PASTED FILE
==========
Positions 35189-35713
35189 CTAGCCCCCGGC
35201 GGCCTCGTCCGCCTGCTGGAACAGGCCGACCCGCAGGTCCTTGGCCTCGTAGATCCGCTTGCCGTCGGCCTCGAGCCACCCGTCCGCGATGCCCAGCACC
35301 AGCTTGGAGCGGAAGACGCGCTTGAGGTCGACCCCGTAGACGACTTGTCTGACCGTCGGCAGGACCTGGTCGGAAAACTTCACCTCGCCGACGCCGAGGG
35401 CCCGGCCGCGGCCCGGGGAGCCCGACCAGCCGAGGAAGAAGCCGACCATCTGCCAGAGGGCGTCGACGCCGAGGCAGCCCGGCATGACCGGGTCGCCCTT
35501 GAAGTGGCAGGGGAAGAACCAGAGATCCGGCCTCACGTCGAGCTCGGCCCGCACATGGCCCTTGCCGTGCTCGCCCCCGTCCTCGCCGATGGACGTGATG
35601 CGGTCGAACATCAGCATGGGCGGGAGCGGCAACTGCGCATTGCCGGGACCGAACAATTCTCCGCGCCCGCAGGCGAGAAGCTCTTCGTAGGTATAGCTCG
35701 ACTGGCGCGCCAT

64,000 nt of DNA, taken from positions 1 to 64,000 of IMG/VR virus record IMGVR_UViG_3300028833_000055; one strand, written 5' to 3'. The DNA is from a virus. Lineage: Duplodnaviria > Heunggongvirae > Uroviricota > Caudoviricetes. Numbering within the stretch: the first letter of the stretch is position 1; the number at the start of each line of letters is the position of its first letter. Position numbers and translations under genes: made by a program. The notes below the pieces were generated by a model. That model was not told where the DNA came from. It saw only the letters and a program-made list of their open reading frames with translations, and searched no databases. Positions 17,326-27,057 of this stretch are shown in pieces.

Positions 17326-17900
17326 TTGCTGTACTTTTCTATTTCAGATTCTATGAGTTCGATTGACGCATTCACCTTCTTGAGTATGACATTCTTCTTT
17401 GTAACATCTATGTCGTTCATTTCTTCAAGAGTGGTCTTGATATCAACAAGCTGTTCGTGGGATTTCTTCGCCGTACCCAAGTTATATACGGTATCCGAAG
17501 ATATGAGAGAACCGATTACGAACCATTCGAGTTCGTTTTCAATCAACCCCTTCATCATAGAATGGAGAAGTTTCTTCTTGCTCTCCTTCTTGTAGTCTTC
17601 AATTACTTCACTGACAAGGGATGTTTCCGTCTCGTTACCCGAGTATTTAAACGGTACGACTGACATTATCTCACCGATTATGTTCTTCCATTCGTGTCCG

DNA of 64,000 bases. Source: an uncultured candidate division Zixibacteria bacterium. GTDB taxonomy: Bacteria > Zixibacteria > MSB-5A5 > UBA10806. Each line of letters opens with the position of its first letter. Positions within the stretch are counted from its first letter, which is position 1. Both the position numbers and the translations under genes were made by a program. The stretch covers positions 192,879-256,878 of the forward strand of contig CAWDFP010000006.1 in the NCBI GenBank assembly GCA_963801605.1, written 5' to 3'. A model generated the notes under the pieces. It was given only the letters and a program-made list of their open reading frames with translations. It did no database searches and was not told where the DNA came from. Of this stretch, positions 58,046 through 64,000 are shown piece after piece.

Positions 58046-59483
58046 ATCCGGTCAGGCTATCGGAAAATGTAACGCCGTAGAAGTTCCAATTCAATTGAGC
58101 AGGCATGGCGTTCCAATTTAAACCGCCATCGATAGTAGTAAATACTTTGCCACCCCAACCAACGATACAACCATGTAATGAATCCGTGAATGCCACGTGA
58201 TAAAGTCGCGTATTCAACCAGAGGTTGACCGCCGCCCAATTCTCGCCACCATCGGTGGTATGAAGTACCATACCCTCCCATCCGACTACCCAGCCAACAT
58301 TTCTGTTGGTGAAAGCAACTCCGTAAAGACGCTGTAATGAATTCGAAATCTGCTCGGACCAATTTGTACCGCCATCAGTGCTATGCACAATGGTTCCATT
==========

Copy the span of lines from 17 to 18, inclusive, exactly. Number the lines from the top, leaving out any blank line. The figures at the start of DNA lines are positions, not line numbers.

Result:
58046 ATCCGGTCAGGCTATCGGAAAATGTAACGCCGTAGAAGTTCCAATTCAATTGAGC
58101 AGGCATGGCGTTCCAATTTAAACCGCCATCGATAGTAGTAAATACTTTGCCACCCCAACCAACGATACAACCATGTAATGAATCCGTGAATGCCACGTGA